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Alexis and his ill-fitting suit

Another leader-ly visit, another moment of PM awkwardness. But is there anything else on the menu?

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Greek Prime Minister Alexis Tsipras, left, and French President Emmanuel Macron smile during a roundtable discussion with French and Greek business leaders in Athens. Photo: AAP Pool via AP/Louisa Gouliamaki

15 September 2017

The scene was set. The Greek prime minister Alexis Tsipras was to walk down the carpeted steps of the Megaron Maximou, escort the French President Emmanuel Macron to his car, say the regular well-it's-been-great-having-you-mister-President-say-hello-to-Paris-for-me-why-don't-you, wait while said president entered the automobile, look longingly as the car pulled away and then turn and head back up the way he came. That was the script and a rather simple one it was too.

Only of course this is Alexis, god bless him and dear old Alexis does have the occasional brain freeze when it comes to communicating with foreign dignitaries. And so it was that Alexis and Emmanuel did indeed walk down the steps of the Megaron Maximou as they were supposed to, but as soon as they got to the bottom of said steps, the Greek Prime Minister said a quick I'll-be-seeing-you-Manny-mate and just vanished up the stairs again, leaving poor old Manny Macron to stare at him uncomfortably, like a tourist utterly lost in Athens without his "50 greek phrases you have to know to eat, sleep and drink in Athens – the expanded edition". It was awkward, it was ever so slightly cringeworthy and it was oh-so-Tsipras. Macron wasn't aware of the "ways of Alexis" of course and had a beautiful moment of "what just happenned".

It provided the full stop to another chapter in the Tsipras-doesn't-handle-foreign-affairs-and/or-visits-all-that-well, a topic that Greeks have to come to love as much as I love a good old hyphen here and there. You may have noticed. Once again, the media reports and social media commentary were alive with talk of Greece's Prime Minister being his smiley, uncomfortable self, about his continued affair with the magic of faux pas and in general the the fact that Alexis just doesn't seem all that easy in his own skin, when a foreign dignitary comes a-calling.

Whether or not that is really an issue is open to debate, since a missed handshake here, or a badly constructed sentence in English there, is rather unlikely to cause a visiting leader to go all Kim Jong-un on us, but for many it stands as a constant reminder that Greece is being run by a man who steadfastly refuses to wear the suit he was always so eager to get his hands on. Maybe he just liked the smell of it.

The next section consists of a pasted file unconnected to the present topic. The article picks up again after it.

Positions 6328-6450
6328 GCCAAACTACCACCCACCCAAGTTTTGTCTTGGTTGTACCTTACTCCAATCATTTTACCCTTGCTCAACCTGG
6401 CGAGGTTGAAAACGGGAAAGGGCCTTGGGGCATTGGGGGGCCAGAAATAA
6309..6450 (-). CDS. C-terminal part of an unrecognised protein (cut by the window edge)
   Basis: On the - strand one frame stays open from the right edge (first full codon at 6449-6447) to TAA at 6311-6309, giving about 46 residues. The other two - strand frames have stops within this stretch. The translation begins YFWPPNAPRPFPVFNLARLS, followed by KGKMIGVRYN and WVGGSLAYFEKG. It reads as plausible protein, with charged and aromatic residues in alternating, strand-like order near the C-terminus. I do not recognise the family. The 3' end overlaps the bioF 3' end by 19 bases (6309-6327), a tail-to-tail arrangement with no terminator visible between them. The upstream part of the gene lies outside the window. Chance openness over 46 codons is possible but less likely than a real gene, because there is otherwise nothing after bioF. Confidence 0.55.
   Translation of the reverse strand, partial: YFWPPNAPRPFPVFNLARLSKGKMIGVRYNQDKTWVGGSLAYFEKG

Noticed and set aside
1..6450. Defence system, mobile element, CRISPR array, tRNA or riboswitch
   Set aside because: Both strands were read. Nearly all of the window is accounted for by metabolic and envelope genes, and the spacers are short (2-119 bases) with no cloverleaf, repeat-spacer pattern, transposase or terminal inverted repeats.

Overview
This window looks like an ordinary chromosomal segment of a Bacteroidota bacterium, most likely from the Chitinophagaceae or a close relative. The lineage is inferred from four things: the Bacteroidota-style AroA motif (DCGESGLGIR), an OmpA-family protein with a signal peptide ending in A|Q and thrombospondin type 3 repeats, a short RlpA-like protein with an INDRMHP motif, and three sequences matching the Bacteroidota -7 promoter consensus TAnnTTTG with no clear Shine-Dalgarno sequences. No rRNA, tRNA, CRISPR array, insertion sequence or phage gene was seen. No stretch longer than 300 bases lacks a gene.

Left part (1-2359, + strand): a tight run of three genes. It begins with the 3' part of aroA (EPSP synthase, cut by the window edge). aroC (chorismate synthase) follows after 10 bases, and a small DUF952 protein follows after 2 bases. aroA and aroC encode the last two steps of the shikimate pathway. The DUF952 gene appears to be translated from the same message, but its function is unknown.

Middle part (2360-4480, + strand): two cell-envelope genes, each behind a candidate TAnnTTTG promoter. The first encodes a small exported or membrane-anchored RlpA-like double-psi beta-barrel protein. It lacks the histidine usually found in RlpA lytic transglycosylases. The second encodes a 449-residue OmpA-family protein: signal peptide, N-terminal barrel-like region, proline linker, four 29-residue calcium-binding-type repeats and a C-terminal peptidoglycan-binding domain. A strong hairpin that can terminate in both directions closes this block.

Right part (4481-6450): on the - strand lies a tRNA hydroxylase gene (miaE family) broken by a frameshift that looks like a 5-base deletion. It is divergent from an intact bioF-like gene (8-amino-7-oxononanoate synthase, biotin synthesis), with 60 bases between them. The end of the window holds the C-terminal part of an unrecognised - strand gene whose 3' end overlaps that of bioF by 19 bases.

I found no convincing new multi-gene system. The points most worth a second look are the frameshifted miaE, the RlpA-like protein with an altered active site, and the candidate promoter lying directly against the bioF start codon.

Whatever the reasons, it is a fact that anyone can visually confirm. Tsipras doesn't like too much formal in his normal. He just doesn't. He rode the white-shirt-with-them-sleeves-rolled-up train all the way to the top and there's this feeling that in an ideal setting that's how he would like to usher foreign leaders into Greece. With his casual Friday vibes flapping in the breeze, a sea of creases on his working class shirt and a hearty slap on the back instead of a rigid shake of the hand. On top of that, there's an air of tension whenever he has to speak a word of English, which he thankfully managed to avoid for the most part during the Macron visit. Maybe it's the endless stream of videos spinning on the web, ripping his English to shreds that push him on his back foot. It would hardly be unbelievable if that were the case.

However , though I'll be the first to say that I'm not the the current Prime Minister's biggest fan, it's hard to see why the Kyriakos Mitsotakis-led New Democracy party are constantly amping up their Tsipras-has-utterly-failed-us rhetoric, even when it comes to his communicational shortcomings. Not because Syriza have done a splendid job of steadying the country, far from it. Not because Syriza has somehow managed to keep the momentum that flooded them into power going, because that too has gurgled down to a ripple. No, the head-scratcher here is the fact that the opposition party themselves have offered VERY little in an ACTUAL, VIABLE, PROPERLY FLESHED-OUT SOLUTIONS to Greece's back breaking problems. Only promises of how THEY will do better, how THEY know what the country needs. It's disheartening as a political tactic for anyone with half a brain and it perhaps provides another element to better understand why Greeks have let their interest in politics go alarmingly off the boil. Sure, there are still getting over the sting of Tsipras and his band of "rescuers" letting them down so spectacularly, frantically reaching for the PASOK playbook before their behinds had warmed the parliamentary "strong" seats, but with the main opposition so eager to blow even more hot air into the political atmosphere, it leaves many wondering what the point is anymore.

"Well, there's Tsipras when foreign leaders knock on his door. There's always THAT". And yes, there IS that. It provides us with something to look at, something with a very strong whiff of political shenanigans but not quite that, a (disturbingly watchable) car wreck of a show, a greek Office if ever there was one (Ricky Gervais would be so proud), a steady collection of what-did-he-just-say and did-he-just-say-that amazingness that never fails to entertain.

I'm fully aware that it provides a very cheap alternative to an actually functioning political system, but by golly, if there are akward moments of political thumb-twirling and uneasy silences of dead air magnificence then I'm tuning in. Call me shallow, but I'm surely not the only one getting my fix.
It may the only thing on the menu, but it's better than nothing at all.

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